A court appeal has confirmed the rights of an employer to intellectual property in the form of computer programs written by an employee, even though the employee was not employed as a programmer.

The Supreme Court of Appeal has dismissed the appeal by a former employee of the South African Weather Service who tried to prevent the organisation from using software he had developed once his employment contract was terminated. The appeal was dismissed with costs on the ground that he was not the copyright owner.
What is significant in this case is that the court found that while an employee remains the author of a work, ownership of copyright remains with the employer.
"The court held that 'in the course of employment' was the determining factor in who owns copyright, whether the software was developed within working hours or not," says Herman Blignaut, a partner at Spoor & Fisher, which represented the Weather Service.
Pieter King was employed by the SA Weather Service for more than 30 years. Initially appointed as a meteorological technician, he later became the head of the Upington Weather Station. His duties were the collection, processing, analysis and storage of weather-related data.
Between 1980 and 2002 King wrote a number of computer programs in his own time, at home, to help him perform his duties. He taught himself how to develop computer programs and initially did so with software he had acquired himself.
Over time, King's colleagues in various Weather Service offices began to use the programs extensively to help them perform their duties. His peers and supervisors relied on and allowed him to become directly involved with the Weather Service's system development and programming structures because of his natural interest and skill in writing programs. He was thus given the freedom and support to program in Upington on a decentralised basis.
"It's important to note that while he tested the software during business hours and implemented it at the office, it was never a function of meteorologists to write computer programs," says Blignaut.
King himself claimed that it was never an express duty in any of his job descriptions to develop computer programs, yet he had over the years prepared numerous quarterly reports in which he detailed the performance of his duties of which a major component, on his own version, was programming.
A dispute arose concerning the source codes of computer programs developed by King, which he refused to hand over to the Weather Service. King was suspended and disciplinary steps were taken on the ground of insubordination. He was subsequently found guilty at the disciplinary hearing and dismissed.
King then sought to enforce a copyright claim regarding the programs he had developed while employed by the Weather Service.
"The main question which had to be investigated by the court was whether the programs were created in the course of King's employ with the Weather Service as both parties were claiming ownership," says Blignaut.
In reaching its conclusion, the court insisted that three guidelines be taken into account: the particular facts of the matter; the terms of the employment contract; and also the circumstances in which the work was created.
The court dismissed King's appeal on the basis that ownership of the copyright in the computer programs vested in the Weather Service as they were created in the course of his employ with the organisation.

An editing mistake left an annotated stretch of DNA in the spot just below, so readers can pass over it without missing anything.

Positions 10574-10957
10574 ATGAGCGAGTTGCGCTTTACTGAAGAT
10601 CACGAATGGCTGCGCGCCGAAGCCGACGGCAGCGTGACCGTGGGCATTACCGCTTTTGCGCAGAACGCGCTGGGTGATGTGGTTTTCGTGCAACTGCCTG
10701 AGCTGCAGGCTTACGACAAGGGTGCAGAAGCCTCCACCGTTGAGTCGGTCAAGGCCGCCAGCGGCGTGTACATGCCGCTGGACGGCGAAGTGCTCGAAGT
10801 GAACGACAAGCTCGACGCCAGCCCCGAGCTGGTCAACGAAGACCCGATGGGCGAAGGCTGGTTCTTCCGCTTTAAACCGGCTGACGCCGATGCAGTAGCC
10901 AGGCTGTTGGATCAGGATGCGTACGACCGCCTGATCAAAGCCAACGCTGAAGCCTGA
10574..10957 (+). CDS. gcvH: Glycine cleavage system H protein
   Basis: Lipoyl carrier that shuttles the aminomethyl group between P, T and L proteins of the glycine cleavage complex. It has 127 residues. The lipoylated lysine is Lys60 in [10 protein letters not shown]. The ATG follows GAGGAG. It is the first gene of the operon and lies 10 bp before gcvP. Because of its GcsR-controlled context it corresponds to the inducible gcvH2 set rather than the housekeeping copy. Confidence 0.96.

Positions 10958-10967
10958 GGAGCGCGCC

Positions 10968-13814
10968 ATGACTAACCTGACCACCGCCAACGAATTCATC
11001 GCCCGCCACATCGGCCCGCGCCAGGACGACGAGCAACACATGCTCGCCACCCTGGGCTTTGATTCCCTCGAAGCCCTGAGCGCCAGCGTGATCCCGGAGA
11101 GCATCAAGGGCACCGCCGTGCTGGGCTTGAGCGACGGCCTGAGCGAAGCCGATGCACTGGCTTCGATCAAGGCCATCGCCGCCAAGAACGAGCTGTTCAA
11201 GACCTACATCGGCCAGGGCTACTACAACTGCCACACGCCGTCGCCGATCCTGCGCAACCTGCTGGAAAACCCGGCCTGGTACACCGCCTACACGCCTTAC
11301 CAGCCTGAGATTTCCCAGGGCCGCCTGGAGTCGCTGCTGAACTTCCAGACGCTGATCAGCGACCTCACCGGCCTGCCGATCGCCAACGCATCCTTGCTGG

The court reasoned as follows:
* The programs were directly related to the business of the Weather Service and were written to conform with and become an integral part of its automated weather system. They captured, rectified and transmitted weather data to head office and generally were, as King also conceded, to the advantage of his employer.
* The matter had to be looked at broadly, and not by dissecting King's tasks as outlined in his job description or employment contract. Although it may not have been recorded in any formal manner, King's duties changed over the years. As meteorologist he had to collect and collate meteorological data and transmit it to head office for analysis and storing. The programs were developed for this very purpose. While he may have written the programs to make his own job easier, he did so because of his employment with the Weather Service.
* There was a connection between King's employment and the creation of the programs. But for his employment with the Weather Service, King would not have created the programs. The court considered the fact that the Weather Service prescribed the format of the programs and had to approve them before they were implemented and used.
* The fact that an employee creates a work at home (or even during office hours at the premises of the employer) is but a factor to be taken into account in answering the question whether the work was made in the course of his employment. King spent increasingly more of his office hours developing programs, to such an extent that he failed to give sufficient attention to his duties as head of the Upington office.
"In terms of the judgment there can now be no doubt that a work may be created in the course of employment without having been created in terms of the contract," Blignaut says. "In addition, the scope of employment may change explicitly or by implication. This means that the facts of each matter will be critical in deciding whether a work was created in the course of an employee's employment. These facts will not be limited to what is contained in any job description or contract of service between an employer and employee, but will include all the surrounding circumstances."